In the blogosphere these days there's lots of chatter about social software. No disrespect to the big thinkers in the area, but IMHO, it's mainly recycling the same thoughts on weblogs, search engines and linking. Plenty of good stuff to think about, but there's a lot of navel gazing going on as well.
Well, I tell you, I've found some real social software that achieves some elusive goals that other forms simply don't do well.
The software is called Xfire. At first glance, Xfire appears to be a simple instant messaging program, but it is much more than that. Xfire is focused on people that play video games and is all about allowing gamers to meet up in-game and make new gaming friends.
Let's take a look.
Here you see a typical IM screen, but notice that I can see that Travis is playing Battlefield Vietnam, a first person shooter video game. The Xfire client montiors the computer and keeps track of what Travis is doing. This is an important point, and we'll come back to it later.
Here's where things get good. I expand out the info on Travis and I can see exactly what server he's on. Xfire has grabbed this info on his computer and fed it to me, his friend. All I have to do to join in in the game is hit the Join button. Xfire launches the game on my computer and automagically feeds the server info from Travis computer into mine and within a few seconds...
I'm with Travis in the game.
To gamers, this is revolutionary. In the past, we had to coordinate in voice chat, IRC, message boards to meet up in the game. The desks of serious gamers are often cluttered with scraps of paper with IP addresses of which the only purpose is to join the right server.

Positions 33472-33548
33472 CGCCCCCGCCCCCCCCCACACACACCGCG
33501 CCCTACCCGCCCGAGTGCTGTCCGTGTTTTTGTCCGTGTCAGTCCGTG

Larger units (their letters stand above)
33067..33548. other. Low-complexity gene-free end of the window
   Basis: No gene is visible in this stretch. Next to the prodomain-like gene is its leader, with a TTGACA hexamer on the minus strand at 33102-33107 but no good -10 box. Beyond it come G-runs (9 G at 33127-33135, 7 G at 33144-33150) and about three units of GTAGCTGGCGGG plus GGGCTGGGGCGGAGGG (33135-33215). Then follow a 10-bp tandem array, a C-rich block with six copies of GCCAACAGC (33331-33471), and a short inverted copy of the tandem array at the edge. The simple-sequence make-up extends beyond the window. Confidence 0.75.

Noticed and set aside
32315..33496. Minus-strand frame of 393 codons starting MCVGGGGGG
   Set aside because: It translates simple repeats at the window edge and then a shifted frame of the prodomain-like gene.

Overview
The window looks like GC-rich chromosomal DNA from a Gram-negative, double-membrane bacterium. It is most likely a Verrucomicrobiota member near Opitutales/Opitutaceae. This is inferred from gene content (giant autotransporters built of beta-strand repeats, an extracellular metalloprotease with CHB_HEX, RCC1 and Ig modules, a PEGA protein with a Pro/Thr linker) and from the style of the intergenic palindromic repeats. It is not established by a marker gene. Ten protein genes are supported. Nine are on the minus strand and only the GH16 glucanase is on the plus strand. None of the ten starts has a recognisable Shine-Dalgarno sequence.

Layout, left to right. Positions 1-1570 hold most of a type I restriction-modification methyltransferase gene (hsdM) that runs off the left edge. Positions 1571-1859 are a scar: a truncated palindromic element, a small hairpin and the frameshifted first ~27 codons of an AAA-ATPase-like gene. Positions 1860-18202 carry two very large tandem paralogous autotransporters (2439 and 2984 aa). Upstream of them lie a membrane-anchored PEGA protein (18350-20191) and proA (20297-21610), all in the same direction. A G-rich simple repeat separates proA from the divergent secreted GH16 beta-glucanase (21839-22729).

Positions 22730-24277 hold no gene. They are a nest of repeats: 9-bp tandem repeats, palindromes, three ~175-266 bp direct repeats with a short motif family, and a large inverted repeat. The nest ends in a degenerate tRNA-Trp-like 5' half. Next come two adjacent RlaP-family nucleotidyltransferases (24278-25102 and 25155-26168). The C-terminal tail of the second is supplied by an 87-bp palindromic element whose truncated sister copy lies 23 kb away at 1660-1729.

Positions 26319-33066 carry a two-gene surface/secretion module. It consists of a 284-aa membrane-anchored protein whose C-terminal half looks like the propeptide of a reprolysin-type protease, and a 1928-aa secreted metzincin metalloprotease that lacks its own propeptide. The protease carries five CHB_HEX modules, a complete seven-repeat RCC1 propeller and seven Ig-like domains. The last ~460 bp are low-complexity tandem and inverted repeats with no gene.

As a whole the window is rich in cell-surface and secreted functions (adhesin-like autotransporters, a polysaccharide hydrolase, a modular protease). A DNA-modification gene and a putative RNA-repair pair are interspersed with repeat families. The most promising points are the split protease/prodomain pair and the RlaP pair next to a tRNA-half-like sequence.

With Xfire, a clan or guild member only needs to go online and join his or her friends with literally the click of a button.
But it doesn't stop there. Even if my friends are offline, I can see what Friends of my Friends are doing. My god, it's like FOAF, but actually useful! This is an actual demonstration of where personal linkages can be of direct benefit to an individual.
Xfire also tracks gameplay to create profile of what games I have been playing so others can see what kind of gamer I am. If a friend of a friend see's me online and checks out my profiel that can see if we play similar games and to what degree. Rather than me entering what my gaming interests are, Xfire tracks it automatically.
Now, if you are not a gamer, you may be thinking, "Big effing deal, I'm not a gamer." Ah, but here's where the beauty of Xfire is truly found.
In other social software, the software does what the user tells it to do and usually creates a profile about what a person says about themself. Xfire takes this to the next level. It creates a profile about a user actually does, and allows others to see it.
Imagine if you will, running a piece of software that watched what you did online. It could tell where you spent your time online and what you were connected to currently. If you were in an IRC channel, it could point your friends to the IRC channel. If you were posting a lot on a specific message board or wiki, it could tell your friends that's what you'd been up to recently.
It's reasonable to concieve of software could track where you had commented on blogs and keep a record for you or let others see you comments on other blogs. Matt Haughey's Posted Elsewhere could be automated rather than hand crafted.
Yes, there's privacy and control issues. Sure, I don't want people knowing how much time I spend at porn sites either. But those are all solvable problems. The Orku-tribe-sters have been examing those issues ad naseum.
The possibilities go on and on if you start thinking about having an intelligent agent that keeps track of your net wanderings. Xfire is the first of a new breed of social software. A breed where the burden of work is removed from human and placed in the hands of the software, allowing the human to focus on the fun and interesting things.
So there you have it, real social software in the form of automated agents. It's the future boys & girls and it's going to kick ass.Posted by michael at April 26, 2004 11:05 PM